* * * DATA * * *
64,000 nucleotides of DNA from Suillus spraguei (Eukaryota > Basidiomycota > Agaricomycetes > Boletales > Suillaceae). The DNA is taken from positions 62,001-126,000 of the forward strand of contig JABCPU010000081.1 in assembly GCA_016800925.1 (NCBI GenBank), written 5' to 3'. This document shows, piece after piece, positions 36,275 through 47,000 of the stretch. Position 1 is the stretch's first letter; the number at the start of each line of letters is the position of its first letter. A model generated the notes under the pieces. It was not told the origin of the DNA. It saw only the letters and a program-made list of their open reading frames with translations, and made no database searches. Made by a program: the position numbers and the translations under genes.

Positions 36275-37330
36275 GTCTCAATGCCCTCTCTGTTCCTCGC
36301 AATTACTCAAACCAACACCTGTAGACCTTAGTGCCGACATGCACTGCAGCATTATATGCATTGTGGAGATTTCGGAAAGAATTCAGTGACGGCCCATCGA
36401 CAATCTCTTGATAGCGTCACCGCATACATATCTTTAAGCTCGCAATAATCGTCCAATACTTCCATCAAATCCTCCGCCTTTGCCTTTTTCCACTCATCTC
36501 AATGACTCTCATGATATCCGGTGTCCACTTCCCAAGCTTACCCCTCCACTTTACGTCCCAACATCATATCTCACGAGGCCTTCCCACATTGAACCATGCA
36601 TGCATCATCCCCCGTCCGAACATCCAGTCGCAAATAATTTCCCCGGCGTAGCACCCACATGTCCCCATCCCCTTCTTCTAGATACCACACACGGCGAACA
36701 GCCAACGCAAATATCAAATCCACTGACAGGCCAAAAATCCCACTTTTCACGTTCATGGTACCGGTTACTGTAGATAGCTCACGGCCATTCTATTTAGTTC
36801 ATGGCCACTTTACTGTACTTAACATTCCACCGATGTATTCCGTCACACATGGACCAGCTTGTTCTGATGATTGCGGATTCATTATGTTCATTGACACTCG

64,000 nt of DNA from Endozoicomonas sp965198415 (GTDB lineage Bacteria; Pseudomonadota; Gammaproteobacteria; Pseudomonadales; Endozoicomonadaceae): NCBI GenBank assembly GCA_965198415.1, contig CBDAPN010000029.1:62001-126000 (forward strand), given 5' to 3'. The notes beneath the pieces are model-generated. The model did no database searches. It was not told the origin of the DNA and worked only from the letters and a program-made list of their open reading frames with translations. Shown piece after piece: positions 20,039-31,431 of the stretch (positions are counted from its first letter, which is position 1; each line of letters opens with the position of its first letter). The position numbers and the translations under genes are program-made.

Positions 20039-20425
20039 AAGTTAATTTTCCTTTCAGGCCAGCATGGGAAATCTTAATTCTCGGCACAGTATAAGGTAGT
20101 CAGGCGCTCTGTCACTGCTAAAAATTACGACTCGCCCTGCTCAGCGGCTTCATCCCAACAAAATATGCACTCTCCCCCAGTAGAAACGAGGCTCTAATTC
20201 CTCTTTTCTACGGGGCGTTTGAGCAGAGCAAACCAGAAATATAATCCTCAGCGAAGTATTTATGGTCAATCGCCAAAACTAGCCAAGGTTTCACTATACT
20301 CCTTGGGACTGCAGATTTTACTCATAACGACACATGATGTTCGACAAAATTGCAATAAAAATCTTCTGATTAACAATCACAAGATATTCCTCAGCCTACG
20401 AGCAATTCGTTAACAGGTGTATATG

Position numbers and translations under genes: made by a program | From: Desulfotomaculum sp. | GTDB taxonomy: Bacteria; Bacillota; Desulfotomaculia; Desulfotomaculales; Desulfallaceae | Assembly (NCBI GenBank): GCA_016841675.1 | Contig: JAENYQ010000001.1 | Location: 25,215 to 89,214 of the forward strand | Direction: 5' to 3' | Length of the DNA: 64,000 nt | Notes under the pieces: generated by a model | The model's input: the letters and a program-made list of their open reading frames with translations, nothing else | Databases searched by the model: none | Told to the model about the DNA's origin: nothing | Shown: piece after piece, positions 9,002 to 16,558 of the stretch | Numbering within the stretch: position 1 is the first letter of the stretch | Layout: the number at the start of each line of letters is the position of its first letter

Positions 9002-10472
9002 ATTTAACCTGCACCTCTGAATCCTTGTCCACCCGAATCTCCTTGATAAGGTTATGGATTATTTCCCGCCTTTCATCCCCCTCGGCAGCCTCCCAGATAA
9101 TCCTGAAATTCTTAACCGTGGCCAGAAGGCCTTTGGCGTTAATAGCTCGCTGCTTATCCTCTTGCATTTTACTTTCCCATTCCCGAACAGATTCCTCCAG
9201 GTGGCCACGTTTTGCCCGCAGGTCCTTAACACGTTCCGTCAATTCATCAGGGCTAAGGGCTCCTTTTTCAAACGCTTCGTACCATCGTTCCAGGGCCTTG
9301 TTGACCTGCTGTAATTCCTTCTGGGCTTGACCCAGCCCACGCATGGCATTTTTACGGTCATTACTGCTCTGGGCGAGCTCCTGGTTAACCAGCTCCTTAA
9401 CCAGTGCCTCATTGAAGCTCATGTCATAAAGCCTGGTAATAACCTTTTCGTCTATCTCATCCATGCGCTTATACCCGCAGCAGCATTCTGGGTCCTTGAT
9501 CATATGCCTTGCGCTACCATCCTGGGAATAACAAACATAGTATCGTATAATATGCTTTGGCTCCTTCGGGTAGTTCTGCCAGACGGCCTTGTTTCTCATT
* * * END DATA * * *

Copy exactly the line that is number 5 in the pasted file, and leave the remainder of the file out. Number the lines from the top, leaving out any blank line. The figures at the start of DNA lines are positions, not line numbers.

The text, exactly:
36401 CAATCTCTTGATAGCGTCACCGCATACATATCTTTAAGCTCGCAATAATCGTCCAATACTTCCATCAAATCCTCCGCCTTTGCCTTTTTCCACTCATCTC